In the midst of Raine’s lingering flu like illness, Athena managed to give herself a black eye. She has a way she likes to do things. Something mimicking modern dance or creative movement is how Athena goes about the house. While retrieving a stuffed seal from the floor, she somehow managed to cut her eye on the dinning room chair. No one knows exactly how since the rest of us were upstairs. Athena’s scurrying feet and tiny howls made me think she needed to go the bathroom. (Often she waits until the last minute then runs around in circles, panicking at the thought of not making it to the toilet in time.) I was about to shout, “Get to the bathroom,” when I realized she was crying.
Rushing downstairs and gathering Athena into my arms, at first I didn’t realize she was bleeding. She buried her face on my shoulder and I managed to calm her. When she lifted her head there was a stream of blood coming from the corner of her eye. I mentally prepared for our first trip to emergency. Staying calm, I put Athena down and went to get the first aid kit. With a bit of pressure, the bleeding stopped. The cut was much smaller than I expected. Athena assured me she could see perfectly fine – and found my constant questioning and testing annoying.
Later when I put Athena to bed, I tried to discover if she’d been afraid when she got hurt. The idea didn’t make any sense to her. “I wasn’t scared,” she told me. “Jesus was there standing right behind me.”
Well, that’s a crisis averted, I thought to myself. Athena isn’t gripped by fear or anxiety. She’s still dancing through the house and happily eating meals on the chair that maimed her. Her eye is swollen and black – but not in an overly noticeable way I’ve been told. Of course it is noticeable to me.
Looking at it, I’m filled with joy and wonder. It’s a miracle that the injury wasn’t more serious. And it’s a miracle that it’s been years since Raine was sick. In the midst of illness and injury, I’m filled with joy and wonder.
I grew up in a large, lively church. My teen years were spent mostly at church where I was involved in everything from choir, youth group, weekly Bible studies, to putting on puppet shows for children’s church. When not at church, I would babysit for families from the church and cross stitch.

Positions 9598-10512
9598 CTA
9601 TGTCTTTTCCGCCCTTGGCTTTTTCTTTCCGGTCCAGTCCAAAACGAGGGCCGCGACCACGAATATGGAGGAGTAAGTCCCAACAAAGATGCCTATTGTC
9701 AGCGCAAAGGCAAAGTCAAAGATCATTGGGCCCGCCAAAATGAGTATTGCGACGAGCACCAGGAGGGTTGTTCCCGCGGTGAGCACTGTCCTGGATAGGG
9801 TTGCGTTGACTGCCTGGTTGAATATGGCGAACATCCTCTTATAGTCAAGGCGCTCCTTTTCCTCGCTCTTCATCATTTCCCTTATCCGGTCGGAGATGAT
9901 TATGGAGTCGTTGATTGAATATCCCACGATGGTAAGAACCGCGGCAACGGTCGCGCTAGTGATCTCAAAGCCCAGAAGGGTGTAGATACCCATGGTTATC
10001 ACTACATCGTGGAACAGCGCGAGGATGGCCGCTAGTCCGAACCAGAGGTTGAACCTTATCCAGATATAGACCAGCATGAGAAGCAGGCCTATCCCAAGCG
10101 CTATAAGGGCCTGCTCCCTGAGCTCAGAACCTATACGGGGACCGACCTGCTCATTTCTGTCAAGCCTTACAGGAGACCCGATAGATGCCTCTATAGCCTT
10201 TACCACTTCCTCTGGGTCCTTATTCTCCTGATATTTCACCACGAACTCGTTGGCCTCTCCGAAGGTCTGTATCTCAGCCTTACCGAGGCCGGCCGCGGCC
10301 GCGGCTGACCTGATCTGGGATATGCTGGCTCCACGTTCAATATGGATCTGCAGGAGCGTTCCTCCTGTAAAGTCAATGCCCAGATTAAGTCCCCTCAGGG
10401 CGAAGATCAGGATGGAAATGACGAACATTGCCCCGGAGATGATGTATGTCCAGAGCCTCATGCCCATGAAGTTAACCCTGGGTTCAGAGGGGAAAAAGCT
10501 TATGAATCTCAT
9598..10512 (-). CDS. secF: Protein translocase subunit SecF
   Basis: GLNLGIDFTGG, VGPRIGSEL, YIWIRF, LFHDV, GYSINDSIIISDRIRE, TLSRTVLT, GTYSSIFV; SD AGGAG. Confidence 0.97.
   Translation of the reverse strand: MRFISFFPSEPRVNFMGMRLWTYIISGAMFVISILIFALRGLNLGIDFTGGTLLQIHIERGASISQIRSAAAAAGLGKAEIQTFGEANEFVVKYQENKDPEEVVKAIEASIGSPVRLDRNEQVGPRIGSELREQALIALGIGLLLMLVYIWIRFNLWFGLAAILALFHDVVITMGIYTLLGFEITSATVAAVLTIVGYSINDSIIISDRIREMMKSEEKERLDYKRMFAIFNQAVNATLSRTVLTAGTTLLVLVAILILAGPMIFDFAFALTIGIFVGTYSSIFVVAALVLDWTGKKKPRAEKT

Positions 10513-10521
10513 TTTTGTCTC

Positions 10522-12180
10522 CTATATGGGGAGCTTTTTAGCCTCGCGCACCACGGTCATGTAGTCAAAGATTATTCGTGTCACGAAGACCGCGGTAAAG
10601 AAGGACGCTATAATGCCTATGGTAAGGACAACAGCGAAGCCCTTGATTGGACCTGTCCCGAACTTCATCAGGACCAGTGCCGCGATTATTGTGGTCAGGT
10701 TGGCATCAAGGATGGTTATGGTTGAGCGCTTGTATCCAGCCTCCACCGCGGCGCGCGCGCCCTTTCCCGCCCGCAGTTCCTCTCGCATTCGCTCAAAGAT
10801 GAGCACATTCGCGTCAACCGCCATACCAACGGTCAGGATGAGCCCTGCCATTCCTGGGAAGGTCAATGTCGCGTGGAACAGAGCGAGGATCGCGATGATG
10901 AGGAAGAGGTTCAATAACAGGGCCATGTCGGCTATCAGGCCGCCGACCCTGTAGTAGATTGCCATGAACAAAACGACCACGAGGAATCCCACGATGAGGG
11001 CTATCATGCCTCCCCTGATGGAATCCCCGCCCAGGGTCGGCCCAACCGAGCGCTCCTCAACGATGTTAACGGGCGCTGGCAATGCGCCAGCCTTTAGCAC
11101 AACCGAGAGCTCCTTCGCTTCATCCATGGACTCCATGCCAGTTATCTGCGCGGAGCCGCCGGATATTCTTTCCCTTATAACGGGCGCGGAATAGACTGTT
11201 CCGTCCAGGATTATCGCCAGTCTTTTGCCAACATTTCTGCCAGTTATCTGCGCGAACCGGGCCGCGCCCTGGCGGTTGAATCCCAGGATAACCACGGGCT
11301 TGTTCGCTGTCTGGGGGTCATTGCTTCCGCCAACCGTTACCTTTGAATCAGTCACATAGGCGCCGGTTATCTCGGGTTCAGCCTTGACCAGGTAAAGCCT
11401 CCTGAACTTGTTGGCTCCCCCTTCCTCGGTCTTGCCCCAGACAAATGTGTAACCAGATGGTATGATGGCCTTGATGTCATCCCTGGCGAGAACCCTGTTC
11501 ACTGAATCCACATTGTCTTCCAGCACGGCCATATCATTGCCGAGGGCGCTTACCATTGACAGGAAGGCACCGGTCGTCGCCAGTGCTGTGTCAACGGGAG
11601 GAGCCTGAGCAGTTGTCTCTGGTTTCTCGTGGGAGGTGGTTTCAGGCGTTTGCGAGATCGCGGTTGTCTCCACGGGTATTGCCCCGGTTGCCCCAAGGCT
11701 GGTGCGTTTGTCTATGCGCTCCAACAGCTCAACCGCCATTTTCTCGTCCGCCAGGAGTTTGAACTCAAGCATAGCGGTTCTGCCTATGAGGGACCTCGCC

The boxes contained fabric and patterns that I used to make my own clothes and items for friends. And a great deal of cross stitching equipment. This is how I spent my youth.
I had a wide circle of friends from church. Some stayed on the straight and narrow, many veered off into another world. They drank, did drugs, and other things I dared not try. At the age of 10 I read the Bible from cover to cover. The verse in Ecclesiastes about remembering your Creator stuck with me. I wrote it in notebooks and on scraps of paper I put up around my room. This was the challenge I put before myself, to remember my Creator in everything I did – especially in my youth.
Looking back, I have no regrets. I lived a chaste life that others often ridiculed. I didn’t mind. My eye was set on a prize. I knew remembering my Creator would please Him. That’s what mattered to me.
I had a wide circle of eccentric friends. They were musical and comical. They were at times creative and serious. We laughed together a great deal. It was so much fun. Sadly, it was long before cellphones and social media. I was so busy enjoying myself, I didn’t stop to take pictures.
This is the youth I want for my kids. I realize it’s a different world today. But I think there’s still room for remembering and valuing the Creator.